The volatile anesthetic, sevoflurane, undergoes degradation by soda lime to form Compound A (2-fluoromethoxy-1,1,3,3,3-pentafluoro-1-propene). Compound A is toxic in vivo with the kidney being the primary target. However, peripheral neuropathy was recently reported in a group of healthy volunteers who received sevoflurane. The present study was undertaken to evaluate the toxicity of Compound A to neural cells. Rat glioma C6 cells were grown in T25 flasks in 5 mL of DMEM/F12 were exposed to Compound A, and the viability of cells was determined at various time points by trypan blue exclusion. Within 1 h after the addition of 10 μL of Compound A, the fragmentation of cell processes and rounding of cell bodies became apparent. The cellular degeneration progressed over time resulting in the loss of all viable cells from the cultures within 6 h. Even brief exposures to Compound A ranging from 5 to 30 min resulted in massive cell death observed 24 h later, and the toxicity was concentration-dependent. These preliminary experiments indicate that Compound A is a potent toxin to glial cells in vitro. A plausible mechanism for this toxicity entails the depletion of intracellular glutathione resulting in oxidative stress of the cells. However, the relatively high doses of Compound A used to observe its effects do not support the toxicity of Compound A to glial cells under clinical conditions.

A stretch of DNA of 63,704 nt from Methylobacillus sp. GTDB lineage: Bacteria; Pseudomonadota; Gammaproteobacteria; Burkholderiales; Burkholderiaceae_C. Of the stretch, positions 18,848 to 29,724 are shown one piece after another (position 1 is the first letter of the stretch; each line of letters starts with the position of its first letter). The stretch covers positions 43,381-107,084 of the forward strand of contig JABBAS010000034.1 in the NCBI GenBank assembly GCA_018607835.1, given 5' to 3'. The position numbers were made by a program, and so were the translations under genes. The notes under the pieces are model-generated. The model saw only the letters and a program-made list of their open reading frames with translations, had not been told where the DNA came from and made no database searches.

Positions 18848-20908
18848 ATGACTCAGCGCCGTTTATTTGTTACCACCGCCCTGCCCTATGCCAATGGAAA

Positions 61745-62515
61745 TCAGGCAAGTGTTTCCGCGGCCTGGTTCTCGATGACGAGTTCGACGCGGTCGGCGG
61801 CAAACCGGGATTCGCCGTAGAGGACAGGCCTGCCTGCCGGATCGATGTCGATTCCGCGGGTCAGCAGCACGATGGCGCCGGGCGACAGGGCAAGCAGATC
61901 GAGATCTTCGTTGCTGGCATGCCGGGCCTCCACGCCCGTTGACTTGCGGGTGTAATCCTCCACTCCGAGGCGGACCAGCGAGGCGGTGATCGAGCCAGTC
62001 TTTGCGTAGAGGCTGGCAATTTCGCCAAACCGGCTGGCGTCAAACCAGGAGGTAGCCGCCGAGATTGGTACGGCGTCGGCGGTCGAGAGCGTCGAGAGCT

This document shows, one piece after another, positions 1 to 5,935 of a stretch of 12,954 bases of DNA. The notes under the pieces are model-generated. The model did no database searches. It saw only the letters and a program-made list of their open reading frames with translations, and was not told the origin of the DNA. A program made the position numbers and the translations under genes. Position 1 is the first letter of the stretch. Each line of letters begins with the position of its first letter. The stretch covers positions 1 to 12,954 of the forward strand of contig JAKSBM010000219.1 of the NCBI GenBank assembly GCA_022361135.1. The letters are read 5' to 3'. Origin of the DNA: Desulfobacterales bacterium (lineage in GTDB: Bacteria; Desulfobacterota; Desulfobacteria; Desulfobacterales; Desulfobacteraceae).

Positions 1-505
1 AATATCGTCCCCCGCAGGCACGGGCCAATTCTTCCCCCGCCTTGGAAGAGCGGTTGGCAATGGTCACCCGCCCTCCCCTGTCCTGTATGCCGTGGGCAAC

All Science Journal Classification (ASJC) codes
- Clinical Neurology
- Cellular and Molecular Neuroscience